I’m not going to do an “official” review of Sam and Max Episode 3. All the big aggregate game sites will give you the same Consumer Reports style bullshit about this one; how the environments are recycled, how the game is shorter and the puzzles are easier, and so its just not so good as the rest.
But you and me, we know differently. We already discussed with Episode 2 that repeated environments are to be expected in episodic content (and shouldn’t always be thought of as a bad thing). We know that length is not always equal to value. In short, quantifying game elements just doesn’t work, so let’s take the videolamer look at why I think Ep. 3 is the most entertaining and worrisome of the bunch.
Episode 2’s humor was somewhat blunt with its parodies of sitcoms and talk shows, but I still liked it. As obvious as the jokes may have been, no one ever seems to say them. Episode 3 does one better by delivering a game that’s both hilarious and very smart. This time around the duo must take down the Toy Mafia behind the schemes from the last two episodes, which means plenty of jokes about organized crime, the legal system, and the cheap and silly entertainment we sometimes scarf down.
Many of the jokes are subtle, like how the mafia-run playland and casino is really just a room with three games. Often the script itself is comical, which tries (and succeeds) at delivering a joke involving both J. Edgar Hoover and mathematical proof. Other times it’s simply good voice acting making the most out of a line (such as the scene with Bosco snooping out his window). Telltale has finally hit their stride with the humor. Not only is it flatout funny, but you can enjoy a lot of jokes at many different levels, and no matter how deep you go it never makes you feel as though you’ve missed out on something.
Most importantly, I’m glad to see that Telltale is not trying to pander with their writing. There are several references to The Godfather here, as well as words like “Mutually exclusive” and “Orso Nostra”. Sad to say, but I doubt that the majority of teenaged gamers would understand all of the jokes contained in Episode 3. On the other end are the many denizens of the Internet that will tell you they much prefer “subtle, intelligent humor.”
This really means that they are trained to laugh in all the right places in a Monty Python movie regardless of whether they understand British Humour, and feel smug that they understood a handful of jokes in Futurama. Sam and Max aims for neither of these crowds. Nothing is in here because it wants to be stupid or smart; it just tells some jokes that the writers believe a well-rounded and mature adult should understand, or are simply fitting for the style of Sam and Max. For me, that works wonderfully, and I really hope that this is a sign that they’ve found their sweet spot.
Now for the worrisome. The gameplay exhibited here is problematic not because of length. Rather, it is starting to show some weakness that suggests it won’t stay fresh over the duration of an entire season. Once again we see the same pattern from the last two episodes; our heroes solve a handful of disjointed puzzles, then have three major tasks to complete before facing off with the final boss. This pattern works well over the length of a small game, and like the repeated set pieces it seems sensible for an episodic series, but I think it is a more severe issue than some recycled props.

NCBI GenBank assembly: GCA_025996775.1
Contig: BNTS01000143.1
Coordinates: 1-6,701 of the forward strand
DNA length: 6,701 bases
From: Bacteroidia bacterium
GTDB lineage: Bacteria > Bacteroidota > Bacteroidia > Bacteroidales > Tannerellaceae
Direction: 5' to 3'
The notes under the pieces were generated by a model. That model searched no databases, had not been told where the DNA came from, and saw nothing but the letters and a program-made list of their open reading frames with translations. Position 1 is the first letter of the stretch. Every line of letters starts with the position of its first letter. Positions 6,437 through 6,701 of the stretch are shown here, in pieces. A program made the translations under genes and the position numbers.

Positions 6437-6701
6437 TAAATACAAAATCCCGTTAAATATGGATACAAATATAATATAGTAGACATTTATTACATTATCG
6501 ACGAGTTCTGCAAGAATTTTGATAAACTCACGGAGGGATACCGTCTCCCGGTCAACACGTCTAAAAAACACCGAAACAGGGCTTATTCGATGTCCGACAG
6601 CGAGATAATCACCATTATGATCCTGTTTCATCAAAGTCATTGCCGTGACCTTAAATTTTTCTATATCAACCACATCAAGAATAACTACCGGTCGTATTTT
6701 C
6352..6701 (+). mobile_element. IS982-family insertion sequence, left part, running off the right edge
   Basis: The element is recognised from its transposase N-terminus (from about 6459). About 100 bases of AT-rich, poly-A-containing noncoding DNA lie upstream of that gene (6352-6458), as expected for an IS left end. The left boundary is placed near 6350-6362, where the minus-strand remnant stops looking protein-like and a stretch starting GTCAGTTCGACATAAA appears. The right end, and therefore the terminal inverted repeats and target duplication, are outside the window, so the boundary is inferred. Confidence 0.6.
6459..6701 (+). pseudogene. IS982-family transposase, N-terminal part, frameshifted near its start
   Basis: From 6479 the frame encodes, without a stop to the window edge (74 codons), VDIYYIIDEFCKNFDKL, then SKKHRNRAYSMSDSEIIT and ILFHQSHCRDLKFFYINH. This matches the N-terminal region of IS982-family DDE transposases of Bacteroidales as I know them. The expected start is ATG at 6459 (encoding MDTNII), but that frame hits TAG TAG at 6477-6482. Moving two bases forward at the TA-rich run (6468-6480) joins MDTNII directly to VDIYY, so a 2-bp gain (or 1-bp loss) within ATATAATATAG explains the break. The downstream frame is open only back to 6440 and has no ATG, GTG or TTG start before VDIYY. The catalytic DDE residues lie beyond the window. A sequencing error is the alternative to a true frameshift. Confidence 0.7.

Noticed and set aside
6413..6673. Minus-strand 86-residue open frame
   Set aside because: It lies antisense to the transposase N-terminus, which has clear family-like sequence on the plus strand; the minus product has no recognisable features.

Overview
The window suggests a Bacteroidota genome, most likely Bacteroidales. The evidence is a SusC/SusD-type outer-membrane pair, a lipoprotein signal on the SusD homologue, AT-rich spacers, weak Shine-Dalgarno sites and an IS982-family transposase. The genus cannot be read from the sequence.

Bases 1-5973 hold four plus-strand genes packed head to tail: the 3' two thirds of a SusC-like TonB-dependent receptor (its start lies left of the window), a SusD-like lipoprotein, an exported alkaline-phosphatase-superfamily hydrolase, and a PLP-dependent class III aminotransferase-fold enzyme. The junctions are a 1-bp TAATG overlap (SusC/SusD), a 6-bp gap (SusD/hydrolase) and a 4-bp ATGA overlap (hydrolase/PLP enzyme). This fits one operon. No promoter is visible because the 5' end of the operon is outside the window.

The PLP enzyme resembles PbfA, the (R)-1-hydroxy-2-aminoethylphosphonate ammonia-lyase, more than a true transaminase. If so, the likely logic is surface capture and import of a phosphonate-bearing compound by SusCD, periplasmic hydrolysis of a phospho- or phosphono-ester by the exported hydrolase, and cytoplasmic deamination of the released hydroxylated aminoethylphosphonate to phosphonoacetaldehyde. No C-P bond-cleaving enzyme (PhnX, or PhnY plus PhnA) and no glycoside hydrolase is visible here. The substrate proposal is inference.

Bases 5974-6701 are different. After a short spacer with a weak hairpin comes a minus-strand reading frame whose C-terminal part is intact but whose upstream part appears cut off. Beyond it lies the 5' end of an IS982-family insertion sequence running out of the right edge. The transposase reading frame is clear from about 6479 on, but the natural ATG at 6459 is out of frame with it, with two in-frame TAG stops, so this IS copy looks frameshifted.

Before I made it to “the three tasks” of Episode 3, I had already figured out what I would have to do for one of them. When Ep. 6 rolls around will I be able to predict them all? It is critical that the developers try to mix things up some more in the next three games. Hopefully, this shouldn’t be a problem; the developers have already shown some initiative by breaking free of the very strict mold that the first two episodes had for their endgame scenarios. Let’s hope they follow through.
But that simply leads to the question of what they should, or even could do to fix the gameplay. Adding more puzzles seems logical, but in order for that to be effective the puzzles need to be fresh, otherwise the added length will just make the game monotonous and tiresome before all is said and done. Yet what is the best way to spruce up the puzzles? Part of the reason Sam and Max has been so easy is because it has been fairly logical in its design. If you get an item, chances are it won’t be used for an obscure purpose. Nothing is ever hidden from view, and the game usually gives you just enough information to figure out the “what,” leaving you to take care of the “how.”
Any one of these things could be changed or removed to create a huge spike in difficulty, but then we’d be stuck with the kind of harebrained, nonsensical design of some traditional adventure games, the same kind that drove away all but the most dedicated of fans. All in all, while the humor of Sam and Max doesn’t pander, the gameplay certainly does, and to an audience that may not be well versed in this genre. I don’t know if it is possible to get both facets to the same level of quality without stooping to the absurdity of a Gabriel Knight puzzle, but I believe this would be the key to silencing the critics.
It has been a few days since I’ve finished Episode 3, and still I hum the hilarious theme song of the mafia casino, still reminisce over some of my favorite lines. For now, all is well in this zany world, but its a toss up as to what part 4 will bring us. Thankfully, the wait won’t be long.